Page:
Woody Harrelson knows the challenges and joys of raising kids.
The actor and his wife, Laura Louie, have three daughters: Deni, Zoe and Makani. Over the years, he has shared glimpses into his home life in a number of interviews.
In honor of his birthday, here are 10 quotes about parenthood from Harrelson.
On The Power Of Parenthood
“I remember my daughter Deni coming along, and she was so pure and caring of everybody and everything. And somehow, this little being managed to get around all the obstacles ― the gun turrets, the walls, the moats, the sentries ― that were wrapped around my heart. My heart at that time needed her. I think it’s the best thing going, parenthood.”
“I have a few regrets, but my primary one is that I feel like I’m away from home too much and not getting enough time with the kids. We used to homeschool the first two, which I guess is another way of saying that we didn’t worry about their education. I always feel like they learn more by just hanging with me and going places. But no, they eventually wanted to go to school, and that really put a big wedge between our, you know, hang time.”
On His Kids’ Movie Tastes
“My little girl Makani, she’s 7, and I asked her the other day what her favorite movie was honestly. She said [my movie] ‘Free Birds.’ Of course, I had asked her every other day before that and sent her to bed without dinner ― yes, she got to eat that night.”
On His Family’s Influence
“Before, I’d been gregarious ― someone who enjoyed the company of others. But during ‘Cheers,’ the pressure of people that I didn’t know constantly wanting to talk to me made me recoil and become less outgoing. It had quite a negative impact. I went through a period of arrogance and having my head up my ass. But, luckily, this life and my family ― my wife and my daughters ― they kind of loved me into a better human being.”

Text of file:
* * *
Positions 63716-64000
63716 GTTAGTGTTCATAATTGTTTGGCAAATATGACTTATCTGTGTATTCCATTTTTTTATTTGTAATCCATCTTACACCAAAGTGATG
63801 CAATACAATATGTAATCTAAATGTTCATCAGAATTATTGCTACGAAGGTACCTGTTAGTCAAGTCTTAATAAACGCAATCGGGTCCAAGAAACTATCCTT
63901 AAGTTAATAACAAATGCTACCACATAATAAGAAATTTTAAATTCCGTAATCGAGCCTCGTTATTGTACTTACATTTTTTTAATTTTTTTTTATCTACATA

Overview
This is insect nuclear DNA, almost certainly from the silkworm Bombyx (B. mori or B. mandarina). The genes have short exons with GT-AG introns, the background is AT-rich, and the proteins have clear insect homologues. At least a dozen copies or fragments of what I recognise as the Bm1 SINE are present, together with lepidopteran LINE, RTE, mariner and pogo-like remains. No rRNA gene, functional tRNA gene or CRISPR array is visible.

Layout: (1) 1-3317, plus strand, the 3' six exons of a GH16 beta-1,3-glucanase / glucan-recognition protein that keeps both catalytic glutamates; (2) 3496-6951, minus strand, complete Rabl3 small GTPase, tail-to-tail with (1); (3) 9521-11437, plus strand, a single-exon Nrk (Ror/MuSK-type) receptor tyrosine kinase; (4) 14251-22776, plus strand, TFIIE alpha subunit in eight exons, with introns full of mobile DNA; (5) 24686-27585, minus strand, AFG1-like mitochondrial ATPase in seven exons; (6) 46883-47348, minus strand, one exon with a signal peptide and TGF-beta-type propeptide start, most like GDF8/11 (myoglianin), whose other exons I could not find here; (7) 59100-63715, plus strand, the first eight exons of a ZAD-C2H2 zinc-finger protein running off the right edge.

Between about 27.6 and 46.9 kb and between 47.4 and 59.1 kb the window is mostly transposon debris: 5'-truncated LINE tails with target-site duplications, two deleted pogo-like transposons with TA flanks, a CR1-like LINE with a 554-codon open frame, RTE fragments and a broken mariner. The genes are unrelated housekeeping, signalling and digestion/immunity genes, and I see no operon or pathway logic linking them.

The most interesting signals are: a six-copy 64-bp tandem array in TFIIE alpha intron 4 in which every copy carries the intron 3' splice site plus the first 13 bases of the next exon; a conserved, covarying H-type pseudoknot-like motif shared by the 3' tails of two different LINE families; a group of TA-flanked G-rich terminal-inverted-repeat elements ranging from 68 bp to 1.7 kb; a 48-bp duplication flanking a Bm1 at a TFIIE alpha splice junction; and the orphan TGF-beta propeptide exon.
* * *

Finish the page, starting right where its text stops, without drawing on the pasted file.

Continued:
On His Daughters’ Character
“I am a great example for my daughters for what not to do. But they are strong and tough; they see through falseness. At the same time, they are optimistic and open.”
On Dad Fails
“I don’t ever remember having a dad fail. I mean, literally, it’d be weird to say I had a perfect record. My dad fails have to do with if I’m working and can’t go to a play they’re in, that drives me crazy. I have one coming up where my daughter’s Ophelia in ‘Hamlet’ and … it’s a problem, but I think I’m going to work it out. I think I’m going to be able to do it.”
On What He Wants For His Kids
“It would have been great if I’d been as easy-going as Woody in ‘Cheers’ ― I
loved that show ― but I wasn’t. I have taught my daughters to experience
life and not be constantly making judgements, which held me back.”
On School Small Talk
“I like to think of myself as cool and calm and collected and really a good communicator, but I gotta say, sometimes I’m just absolutely terrible. If there’s some pressure, you know what I mean? If it’s a thing where I feel like, uh, I have to … Say, my daughter’s school. I’ll just be standing there with some people that I don’t really know very well, or just very peripherally, and trying to make conversation. Maybe I try too hard or I … You know what I mean? I don’t know if you ever have that.”
On Work-Life Balance
“For a long time, they’d come with me wherever I went. Then they got into a really good school, and that was the end of traveling everywhere with Daddy. It was kind of unfair to them and me. But on the other hand, I could have been working less.”
“No one who’s as lucky as I am has a right to be cynical. Luckily, I have my family, which makes me hopeful. What they do comes more from the heart than the head. And there’s a young generation growing up and they are coming from a very pure perspective. It’s not connected to economics. These kids give me hope that finally, a change will happen.”